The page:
If you are planning on travelling, make sure to read our travel tips to ensure a safe trip:
Packing a travel kit with travel medications is important when preparing for your trip. Our Travel Kits contains the necessary medications and dressings for minor ailments and injuries that may occur during your travel, saving you the hassle of packing your own medications.
Each Travel Kit includes an information leaflet explaining the safe use of the medications.
Available at selected Raffles Medical clinics.
Travel Tips Before You Depart
Learn about your destination in relation to your health risks and identify potential medical hazards that may arise during your trip.
Travel vaccines protect against a variety of diseases when travelling. Plan ahead and find out what vaccinations you’ll need before embarking on your journey. Some are required for entry into certain countries, and some may need to be taken a few weeks in advance. Also, conduct a review of your existing medical conditions. Consult a doctor to check which travel vaccine you’ll need.
Prepare a travel kit with basic medication and first aid. Our Travel Kits are equipped with the necessary medications and dressings for minor ailments and injuries that may occur during your travel, and save you the hassle of packing your own medications. Each Travel Kit includes an information leaflet explaining the safe use of the medications and can be purchased at our clinics.
What to Note During the Flight
Use oral decongestants, antihistamines, and nasal decongestant sprays 30 minutes before your flight. Frequent swallowing or doing the Valsalva manoeuvre (blowing air by closing your mouth and pinching your nose) can equalise pressure in the middle ear to the outside. Adults may chew gum or suck on hard candies, while infants can suck on a bottle teat.
Risk of Deep Vein Thrombosis (DVT)
Some long-distance travellers are at risk of DVT and pulmonary embolism (PE). DVT occurs when a blood clot forms in a large vein deep in the calf. It leads to PE when the blood clot breaks off and travels to the lung, causing the blockage of a major vessel, which can be fatal. General prevention measures include frequent ambulation and calf exercise.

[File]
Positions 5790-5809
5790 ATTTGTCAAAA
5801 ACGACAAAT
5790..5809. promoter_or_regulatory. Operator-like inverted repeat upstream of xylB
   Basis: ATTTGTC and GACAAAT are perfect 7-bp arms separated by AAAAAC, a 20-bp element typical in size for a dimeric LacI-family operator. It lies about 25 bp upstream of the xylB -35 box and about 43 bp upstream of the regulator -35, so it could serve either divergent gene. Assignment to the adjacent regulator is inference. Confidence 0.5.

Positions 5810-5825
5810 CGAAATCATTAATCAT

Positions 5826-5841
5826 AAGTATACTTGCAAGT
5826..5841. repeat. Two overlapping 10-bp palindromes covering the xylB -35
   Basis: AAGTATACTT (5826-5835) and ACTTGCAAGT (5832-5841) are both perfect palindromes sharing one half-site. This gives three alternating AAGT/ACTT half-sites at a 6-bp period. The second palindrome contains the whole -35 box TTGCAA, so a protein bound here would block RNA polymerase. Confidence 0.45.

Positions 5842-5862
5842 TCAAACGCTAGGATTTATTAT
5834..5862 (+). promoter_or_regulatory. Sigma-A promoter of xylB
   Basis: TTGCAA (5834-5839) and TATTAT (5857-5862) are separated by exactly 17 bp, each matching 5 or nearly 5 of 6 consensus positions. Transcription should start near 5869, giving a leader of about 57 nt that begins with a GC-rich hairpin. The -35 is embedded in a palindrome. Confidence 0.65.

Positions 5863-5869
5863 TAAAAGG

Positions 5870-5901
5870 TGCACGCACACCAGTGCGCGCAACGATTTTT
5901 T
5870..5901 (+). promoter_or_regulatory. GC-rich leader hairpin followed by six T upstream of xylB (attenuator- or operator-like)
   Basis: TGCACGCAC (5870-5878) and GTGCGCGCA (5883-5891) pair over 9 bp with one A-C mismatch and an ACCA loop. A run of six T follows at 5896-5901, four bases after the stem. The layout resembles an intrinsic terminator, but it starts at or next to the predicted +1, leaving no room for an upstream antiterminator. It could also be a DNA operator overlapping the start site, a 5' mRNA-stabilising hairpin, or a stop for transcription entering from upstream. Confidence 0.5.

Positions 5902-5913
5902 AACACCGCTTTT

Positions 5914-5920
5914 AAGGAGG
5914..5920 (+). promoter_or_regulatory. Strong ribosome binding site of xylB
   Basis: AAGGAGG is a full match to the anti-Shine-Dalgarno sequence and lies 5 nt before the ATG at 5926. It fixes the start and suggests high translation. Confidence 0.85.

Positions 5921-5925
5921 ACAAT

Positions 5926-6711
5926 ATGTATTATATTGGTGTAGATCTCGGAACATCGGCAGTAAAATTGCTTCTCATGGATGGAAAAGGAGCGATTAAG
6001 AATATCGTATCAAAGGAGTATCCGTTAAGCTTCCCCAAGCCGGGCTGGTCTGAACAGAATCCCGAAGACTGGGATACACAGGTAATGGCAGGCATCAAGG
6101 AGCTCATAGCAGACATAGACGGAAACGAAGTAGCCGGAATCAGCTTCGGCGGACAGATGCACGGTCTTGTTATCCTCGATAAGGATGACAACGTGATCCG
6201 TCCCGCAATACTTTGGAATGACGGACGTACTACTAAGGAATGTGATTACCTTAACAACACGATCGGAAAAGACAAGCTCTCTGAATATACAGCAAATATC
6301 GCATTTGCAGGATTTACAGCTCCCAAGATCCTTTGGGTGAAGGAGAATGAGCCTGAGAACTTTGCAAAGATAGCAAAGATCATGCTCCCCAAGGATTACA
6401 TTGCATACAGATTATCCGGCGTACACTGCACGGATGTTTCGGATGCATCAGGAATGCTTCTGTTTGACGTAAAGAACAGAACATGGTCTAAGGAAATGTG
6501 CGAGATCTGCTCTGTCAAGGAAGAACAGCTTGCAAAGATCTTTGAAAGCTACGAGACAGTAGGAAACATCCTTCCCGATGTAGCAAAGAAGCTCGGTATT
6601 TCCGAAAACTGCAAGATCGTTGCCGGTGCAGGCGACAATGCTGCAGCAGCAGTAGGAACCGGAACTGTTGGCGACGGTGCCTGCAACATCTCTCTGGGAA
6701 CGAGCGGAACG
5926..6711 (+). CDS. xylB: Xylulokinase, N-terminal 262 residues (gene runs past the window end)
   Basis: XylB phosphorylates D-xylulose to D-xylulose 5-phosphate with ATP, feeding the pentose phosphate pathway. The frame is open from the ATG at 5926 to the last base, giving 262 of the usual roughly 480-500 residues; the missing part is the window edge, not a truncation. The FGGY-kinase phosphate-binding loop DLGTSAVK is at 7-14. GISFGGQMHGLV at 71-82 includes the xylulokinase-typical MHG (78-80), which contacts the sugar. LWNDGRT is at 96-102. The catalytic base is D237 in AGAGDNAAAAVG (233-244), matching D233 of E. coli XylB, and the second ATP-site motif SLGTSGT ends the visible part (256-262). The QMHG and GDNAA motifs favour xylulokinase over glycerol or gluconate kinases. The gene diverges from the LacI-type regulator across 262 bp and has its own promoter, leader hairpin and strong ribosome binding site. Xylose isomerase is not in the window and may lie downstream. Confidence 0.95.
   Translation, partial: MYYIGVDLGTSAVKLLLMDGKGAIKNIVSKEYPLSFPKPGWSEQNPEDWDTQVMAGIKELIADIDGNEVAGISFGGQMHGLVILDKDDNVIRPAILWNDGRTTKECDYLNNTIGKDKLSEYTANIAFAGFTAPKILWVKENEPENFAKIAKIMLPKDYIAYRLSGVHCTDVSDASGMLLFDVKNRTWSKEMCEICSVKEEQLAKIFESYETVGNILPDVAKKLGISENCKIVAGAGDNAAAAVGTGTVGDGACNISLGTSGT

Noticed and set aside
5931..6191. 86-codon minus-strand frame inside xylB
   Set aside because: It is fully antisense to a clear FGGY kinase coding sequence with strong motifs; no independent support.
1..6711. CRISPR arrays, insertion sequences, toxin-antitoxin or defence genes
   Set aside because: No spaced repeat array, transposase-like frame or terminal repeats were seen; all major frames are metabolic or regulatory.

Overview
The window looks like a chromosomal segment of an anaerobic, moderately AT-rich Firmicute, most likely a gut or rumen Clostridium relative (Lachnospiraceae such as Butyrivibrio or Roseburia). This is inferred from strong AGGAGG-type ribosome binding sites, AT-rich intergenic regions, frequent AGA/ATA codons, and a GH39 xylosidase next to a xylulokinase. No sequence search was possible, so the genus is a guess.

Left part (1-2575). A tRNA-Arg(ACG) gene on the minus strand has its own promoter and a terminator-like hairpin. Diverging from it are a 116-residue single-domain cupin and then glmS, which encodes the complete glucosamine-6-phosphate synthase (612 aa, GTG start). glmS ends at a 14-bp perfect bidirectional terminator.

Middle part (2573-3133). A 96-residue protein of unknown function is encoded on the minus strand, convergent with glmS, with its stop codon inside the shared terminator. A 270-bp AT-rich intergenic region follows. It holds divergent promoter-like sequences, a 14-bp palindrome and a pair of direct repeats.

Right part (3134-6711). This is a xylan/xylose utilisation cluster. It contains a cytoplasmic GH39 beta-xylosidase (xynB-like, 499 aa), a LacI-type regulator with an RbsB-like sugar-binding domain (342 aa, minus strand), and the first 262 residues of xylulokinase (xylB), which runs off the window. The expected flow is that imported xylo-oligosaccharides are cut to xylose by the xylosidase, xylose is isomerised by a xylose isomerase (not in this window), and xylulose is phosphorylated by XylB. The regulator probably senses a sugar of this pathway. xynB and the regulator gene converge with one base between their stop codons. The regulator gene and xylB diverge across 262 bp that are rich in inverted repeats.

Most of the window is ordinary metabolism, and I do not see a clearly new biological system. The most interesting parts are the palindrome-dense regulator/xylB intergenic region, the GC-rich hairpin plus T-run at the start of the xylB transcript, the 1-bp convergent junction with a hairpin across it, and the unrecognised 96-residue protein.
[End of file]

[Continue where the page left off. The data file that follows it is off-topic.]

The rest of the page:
When You Arrive
Drink Water from Trusted Sources
Drink straight from the bottle with a straw rather than from a glass. Avoid taking drinks with ice, or consuming ice cubes, unless they are made from boiled or filtered water. Boil drinking water for at least three minutes, followed by cooling to room temperature. Alternatively, you may consider using water purification tablets which kill micro-organisms to prevent waterborne diseases.
Watch What You Eat
Eat thoroughly-cooked foods that are served hot, fruits that require peeling before consumption, and consume only pasteurised dairy products.
Protect Yourself from Insect Bites
To avoid contracting arthropod-borne diseases, wear clothes that reduce the amount of exposed skin. Use an insect repellent, treat your clothing with insecticide, and avoid outdoor exposure when mosquitoes are most active, normally at dusk and dawn.
Practise Proper Hand Hygiene
Always observe proper hand hygiene, by using soap and water to wash your hands, or an alcohol-based hand sanitiser containing more than 60 per cent alcohol.
Get Acclimatised to Higher Altitudes
At high-altitude destinations, it is important to get accustomed to the changes in altitude to prevent acute mountain sickness. Symptoms include headache, feeling tired and lightheaded, nausea, vomiting, poor appetite and the inability to sleep well. Don’t over-exert yourself with physically demanding activities; keep hydrated and stay warm. Ascend gradually if possible, and consider taking acetazolamide from your doctor if you have a history of acute mountain sickness.
Screening may be required prior to taking the vaccination,
please consult with our doctors.